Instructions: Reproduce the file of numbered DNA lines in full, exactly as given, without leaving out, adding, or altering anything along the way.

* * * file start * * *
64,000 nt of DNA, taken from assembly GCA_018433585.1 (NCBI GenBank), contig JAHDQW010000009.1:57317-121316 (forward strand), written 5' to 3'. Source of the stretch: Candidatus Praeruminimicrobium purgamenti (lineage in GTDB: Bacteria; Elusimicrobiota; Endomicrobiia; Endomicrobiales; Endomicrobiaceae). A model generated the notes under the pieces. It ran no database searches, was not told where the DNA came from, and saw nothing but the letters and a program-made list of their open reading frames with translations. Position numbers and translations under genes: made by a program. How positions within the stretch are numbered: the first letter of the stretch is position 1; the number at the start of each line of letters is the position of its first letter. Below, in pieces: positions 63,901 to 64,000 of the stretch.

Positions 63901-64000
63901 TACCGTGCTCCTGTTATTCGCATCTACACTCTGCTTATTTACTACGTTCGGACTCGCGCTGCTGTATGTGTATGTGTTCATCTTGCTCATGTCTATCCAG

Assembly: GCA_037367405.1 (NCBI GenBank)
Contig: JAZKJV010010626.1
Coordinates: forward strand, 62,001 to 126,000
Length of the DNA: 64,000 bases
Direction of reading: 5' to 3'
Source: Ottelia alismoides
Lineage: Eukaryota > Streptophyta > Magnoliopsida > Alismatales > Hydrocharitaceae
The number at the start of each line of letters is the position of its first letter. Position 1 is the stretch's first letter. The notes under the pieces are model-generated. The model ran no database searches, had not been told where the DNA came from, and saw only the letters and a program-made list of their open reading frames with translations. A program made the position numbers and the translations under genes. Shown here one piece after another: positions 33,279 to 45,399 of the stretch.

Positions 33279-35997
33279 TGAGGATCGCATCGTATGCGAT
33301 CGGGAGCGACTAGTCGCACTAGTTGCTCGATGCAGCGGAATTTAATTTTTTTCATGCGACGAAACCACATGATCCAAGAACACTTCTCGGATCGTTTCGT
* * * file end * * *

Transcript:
64,000 nt of DNA, taken from assembly GCA_018433585.1 (NCBI GenBank), contig JAHDQW010000009.1:57317-121316 (forward strand), written 5' to 3'. Source of the stretch: Candidatus Praeruminimicrobium purgamenti (lineage in GTDB: Bacteria; Elusimicrobiota; Endomicrobiia; Endomicrobiales; Endomicrobiaceae). A model generated the notes under the pieces. It ran no database searches, was not told where the DNA came from, and saw nothing but the letters and a program-made list of their open reading frames with translations. Position numbers and translations under genes: made by a program. How positions within the stretch are numbered: the first letter of the stretch is position 1; the number at the start of each line of letters is the position of its first letter. Below, in pieces: positions 63,901 to 64,000 of the stretch.

Positions 63901-64000
63901 TACCGTGCTCCTGTTATTCGCATCTACACTCTGCTTATTTACTACGTTCGGACTCGCGCTGCTGTATGTGTATGTGTTCATCTTGCTCATGTCTATCCAG

Assembly: GCA_037367405.1 (NCBI GenBank)
Contig: JAZKJV010010626.1
Coordinates: forward strand, 62,001 to 126,000
Length of the DNA: 64,000 bases
Direction of reading: 5' to 3'
Source: Ottelia alismoides
Lineage: Eukaryota > Streptophyta > Magnoliopsida > Alismatales > Hydrocharitaceae
The number at the start of each line of letters is the position of its first letter. Position 1 is the stretch's first letter. The notes under the pieces are model-generated. The model ran no database searches, had not been told where the DNA came from, and saw only the letters and a program-made list of their open reading frames with translations. A program made the position numbers and the translations under genes. Shown here one piece after another: positions 33,279 to 45,399 of the stretch.

Positions 33279-35997
33279 TGAGGATCGCATCGTATGCGAT
33301 CGGGAGCGACTAGTCGCACTAGTTGCTCGATGCAGCGGAATTTAATTTTTTTCATGCGACGAAACCACATGATCCAAGAACACTTCTCGGATCGTTTCGT